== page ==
[t]he new alleged violations, which are described in the Petition as Violation Nos. 7 through 13, commenced on September 3, 2014. On that date, Rupp admits that he provided false information to Lutgen about an encounter he had with law enforcement on August 29, 2014. This constitutes alleged Violation No. 7 (false statement to Probation). Because Rupp has admitted the alleged conduct, I find that this violation occurred. On October 23, 2014, Rupp had a discussion with Lutgen about an acquaintance, Nicole Ramirez. Rupp stated that Ramirez is a drug user and acknowledged that he had been associating with her. This constitutes alleged Violation No. 8 (association with person engaged in criminal activity). Because Rupp has admitted the alleged conduct, I find that this violation occurred. During their discussion, Lutgen directed Rupp to have no further contact with Ramirez. On October 24, 2014, Rupp reported for random urinalysis but was unable to void a sufficient amount of urine for testing. This constitutes alleged Violation No. 9 (failure to comply with drug testing). Because the Government presented no evidence that this was intentional, or that similar incidents happened on other occasions, I find that the Government did not prove this violation. On October 27, 2014, Lutgen received separate communications from Rupp and Ramirez to the effect that Ramirez had switched Rupp's e-cigarette with one that had "dope" in it. In effect, if the communications were accurate, Ramirez set Rupp up for a violation by causing him to ingest a controlled substance. Lutgen directed Rupp to report for urinalysis. The result was positive for methamphetamine. This constitutes alleged Violation No. 10 (use of a controlled substance). Based on the evidence presented during the hearing, the Government indicated that it is not asking the court to make a finding that this incident amounted to a violation. As such (and because I agree), I find that the Government did not prove this violation.
On November 21, 2014, Rupp contacted Lutgen and advised him that he had been in a traffic accident and had been cited for failure to stop within an assured clear distance and failure to provide proof of insurance. Lutgen then confirmed that the incident had occurred on November 17, 2014, and that Rupp had been cited consistent with his report. This constitutes alleged Violation No. 11(a) (law violation). Based on Lutgen's testimony that Rupp admitted the relevant events, I find that the Government proved this violation.
On December 7, 2014, Rupp was involved in an incident that forms the basis of the most hotly-contested allegation, which is alleged Violation 11(b) (law violation). The basic facts are not in great dispute, and are established by Enockson's testimony. At approximately 2:50 a.m., Enockson was on patrol in full uniform and driving a marked police vehicle. He observed a white truck stopped on a city street with its brake lights on and the engine running. He stopped to investigate and observed the driver, who turned out to be Rupp, sleeping or otherwise unresponsive in the driver's seat, slumped slightly over to the right. Enockson also noted that the vehicle was in "Drive, " but was not moving because the brakes were being applied. Enockson called for backup from his cover officer and intended to wait for that officer to arrive. However, the vehicle began to move forward slowly, apparently due to decreased pressure being applied to the brake pedal. At that point, Enockson felt that he had no choice but to awake the driver. He knocked on the driver's window while shining his flashlight through it. He then saw Rupp awaken and look toward him. Rupp yelled "Oh shit!" and accelerated quickly, squealing the truck's tires on dry pavement.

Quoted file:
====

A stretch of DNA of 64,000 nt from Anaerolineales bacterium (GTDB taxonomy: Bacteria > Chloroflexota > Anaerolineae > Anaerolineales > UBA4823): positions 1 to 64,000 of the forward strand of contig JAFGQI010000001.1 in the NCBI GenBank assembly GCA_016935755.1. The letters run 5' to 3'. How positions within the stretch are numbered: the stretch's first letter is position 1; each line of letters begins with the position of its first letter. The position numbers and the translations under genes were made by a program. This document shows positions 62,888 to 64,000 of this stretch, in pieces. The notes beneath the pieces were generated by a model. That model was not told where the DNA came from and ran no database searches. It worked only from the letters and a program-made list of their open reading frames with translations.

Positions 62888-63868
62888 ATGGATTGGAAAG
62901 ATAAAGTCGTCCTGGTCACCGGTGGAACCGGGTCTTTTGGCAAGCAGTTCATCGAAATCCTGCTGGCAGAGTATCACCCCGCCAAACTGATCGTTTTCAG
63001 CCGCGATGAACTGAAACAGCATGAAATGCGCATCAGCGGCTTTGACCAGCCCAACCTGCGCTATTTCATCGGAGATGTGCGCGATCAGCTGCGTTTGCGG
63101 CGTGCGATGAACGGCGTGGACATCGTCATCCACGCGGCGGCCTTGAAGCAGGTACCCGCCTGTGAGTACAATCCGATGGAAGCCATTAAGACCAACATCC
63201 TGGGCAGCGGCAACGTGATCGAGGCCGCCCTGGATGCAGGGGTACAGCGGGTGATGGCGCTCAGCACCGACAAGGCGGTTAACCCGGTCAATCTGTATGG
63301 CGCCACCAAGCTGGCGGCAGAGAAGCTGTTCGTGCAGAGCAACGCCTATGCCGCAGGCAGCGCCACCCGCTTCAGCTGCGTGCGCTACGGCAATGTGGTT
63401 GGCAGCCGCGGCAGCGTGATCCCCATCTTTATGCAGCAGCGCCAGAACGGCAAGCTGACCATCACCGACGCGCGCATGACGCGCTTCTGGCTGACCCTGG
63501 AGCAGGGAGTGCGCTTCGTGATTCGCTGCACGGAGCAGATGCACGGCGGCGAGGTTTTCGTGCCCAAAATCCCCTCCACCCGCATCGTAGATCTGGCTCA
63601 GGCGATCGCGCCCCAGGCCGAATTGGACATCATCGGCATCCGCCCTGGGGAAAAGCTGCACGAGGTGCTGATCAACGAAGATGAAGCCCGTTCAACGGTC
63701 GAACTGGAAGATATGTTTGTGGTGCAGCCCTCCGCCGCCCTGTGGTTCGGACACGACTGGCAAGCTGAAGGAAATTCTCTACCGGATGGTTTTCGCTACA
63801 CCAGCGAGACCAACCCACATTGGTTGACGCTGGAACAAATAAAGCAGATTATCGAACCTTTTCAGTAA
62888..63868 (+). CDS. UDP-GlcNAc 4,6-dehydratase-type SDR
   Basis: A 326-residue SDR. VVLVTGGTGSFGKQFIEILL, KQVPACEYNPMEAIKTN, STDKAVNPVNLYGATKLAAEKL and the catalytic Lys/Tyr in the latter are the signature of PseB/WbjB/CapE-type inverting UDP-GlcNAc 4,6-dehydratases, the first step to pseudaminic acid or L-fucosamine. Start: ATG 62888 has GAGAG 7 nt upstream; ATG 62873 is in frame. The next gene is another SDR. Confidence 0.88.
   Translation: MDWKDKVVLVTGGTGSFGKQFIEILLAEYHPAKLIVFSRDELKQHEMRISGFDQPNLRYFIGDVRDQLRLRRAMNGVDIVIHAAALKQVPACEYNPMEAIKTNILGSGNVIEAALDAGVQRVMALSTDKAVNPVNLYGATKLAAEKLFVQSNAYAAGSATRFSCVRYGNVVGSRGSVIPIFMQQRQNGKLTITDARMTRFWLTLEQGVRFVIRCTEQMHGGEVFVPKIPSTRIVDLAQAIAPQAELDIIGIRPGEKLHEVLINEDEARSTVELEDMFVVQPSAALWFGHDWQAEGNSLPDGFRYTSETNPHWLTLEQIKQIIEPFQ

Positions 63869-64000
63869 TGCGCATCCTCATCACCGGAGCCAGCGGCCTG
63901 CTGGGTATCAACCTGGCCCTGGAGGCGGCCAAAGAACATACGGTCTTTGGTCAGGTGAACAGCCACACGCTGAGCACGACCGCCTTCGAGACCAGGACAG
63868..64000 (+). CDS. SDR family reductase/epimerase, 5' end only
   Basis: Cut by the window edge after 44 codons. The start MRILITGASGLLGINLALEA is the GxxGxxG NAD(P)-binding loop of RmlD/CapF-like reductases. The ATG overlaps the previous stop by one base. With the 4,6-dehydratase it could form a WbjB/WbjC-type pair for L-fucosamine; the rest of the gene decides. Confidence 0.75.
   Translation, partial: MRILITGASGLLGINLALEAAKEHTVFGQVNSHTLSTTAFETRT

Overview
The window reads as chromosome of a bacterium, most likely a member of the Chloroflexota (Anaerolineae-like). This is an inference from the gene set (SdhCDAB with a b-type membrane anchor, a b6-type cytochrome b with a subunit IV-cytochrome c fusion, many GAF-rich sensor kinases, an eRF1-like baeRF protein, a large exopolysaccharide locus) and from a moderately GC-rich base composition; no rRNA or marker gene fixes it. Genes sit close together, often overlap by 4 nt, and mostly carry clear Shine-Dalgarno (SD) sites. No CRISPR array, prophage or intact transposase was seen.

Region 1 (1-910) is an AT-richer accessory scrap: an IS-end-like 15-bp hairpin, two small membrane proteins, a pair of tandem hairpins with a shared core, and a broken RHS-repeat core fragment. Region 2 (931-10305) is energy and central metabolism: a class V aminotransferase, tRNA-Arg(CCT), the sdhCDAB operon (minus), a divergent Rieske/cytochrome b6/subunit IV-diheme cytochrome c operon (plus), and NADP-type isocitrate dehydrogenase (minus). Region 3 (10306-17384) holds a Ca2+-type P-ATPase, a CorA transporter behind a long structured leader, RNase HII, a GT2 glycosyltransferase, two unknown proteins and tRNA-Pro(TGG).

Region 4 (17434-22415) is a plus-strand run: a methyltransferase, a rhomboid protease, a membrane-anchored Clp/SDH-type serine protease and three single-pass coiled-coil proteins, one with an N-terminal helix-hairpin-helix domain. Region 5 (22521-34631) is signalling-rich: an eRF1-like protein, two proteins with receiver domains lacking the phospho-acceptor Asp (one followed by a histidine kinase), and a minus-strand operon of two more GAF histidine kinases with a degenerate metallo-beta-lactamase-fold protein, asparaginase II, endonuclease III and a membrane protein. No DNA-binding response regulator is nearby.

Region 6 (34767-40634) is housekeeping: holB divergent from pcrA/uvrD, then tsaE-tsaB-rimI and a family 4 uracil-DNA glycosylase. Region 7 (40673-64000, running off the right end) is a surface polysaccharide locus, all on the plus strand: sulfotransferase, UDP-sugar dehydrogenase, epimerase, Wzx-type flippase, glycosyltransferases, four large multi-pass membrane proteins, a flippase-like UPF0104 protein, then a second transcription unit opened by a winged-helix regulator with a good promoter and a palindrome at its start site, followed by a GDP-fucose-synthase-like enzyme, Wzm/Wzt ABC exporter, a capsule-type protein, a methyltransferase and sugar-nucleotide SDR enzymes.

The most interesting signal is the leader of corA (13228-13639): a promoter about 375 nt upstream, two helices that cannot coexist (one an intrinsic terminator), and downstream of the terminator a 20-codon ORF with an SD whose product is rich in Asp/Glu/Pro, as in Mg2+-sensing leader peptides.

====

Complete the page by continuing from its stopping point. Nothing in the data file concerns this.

Enockson radioed that Rupp was fleeing and then got into his squad car to give chase. The cover officer's patrol car arrived at this time, heading directly toward Rupp's direction of travel. It appeared to Enockson that the vehicles were about to collide, but Rupp suddenly swerved to the right, driving through a yard and hitting two mailboxes before swerving back onto the roadway. These actions caused items to fall from the back of Rupp's truck. Rupp continued to drive away with both squad cars in pursuit, with lights and sirens activated. Rupp traveled at a speed Enockson estimated to be roughly 40 mile per hour. He made a right turn at one intersection and a left turn at another, but lost control during the left turn and drove into an adjacent field, hitting some trees. As the cover officer approached the truck on foot, Rupp again attempted to drive away, turning and accelerating in a manner that, according to Enockson, almost caused Rupp's truck to hit the cover officer. During this process, Rupp rolled the truck down a hill, causing it to land with its driver's side down. Rupp was apprehended at this point. When questioned, he first stated that he had no recollection as to how he ended up being asleep in his vehicle on the city street. Later, he stated that he had dropped his girlfriend's friend off in that part of town, but did not remember the address. At the law enforcement center, Rupp was booked and evaluated for possible intoxication, but was not found to be under the influence of alcohol ...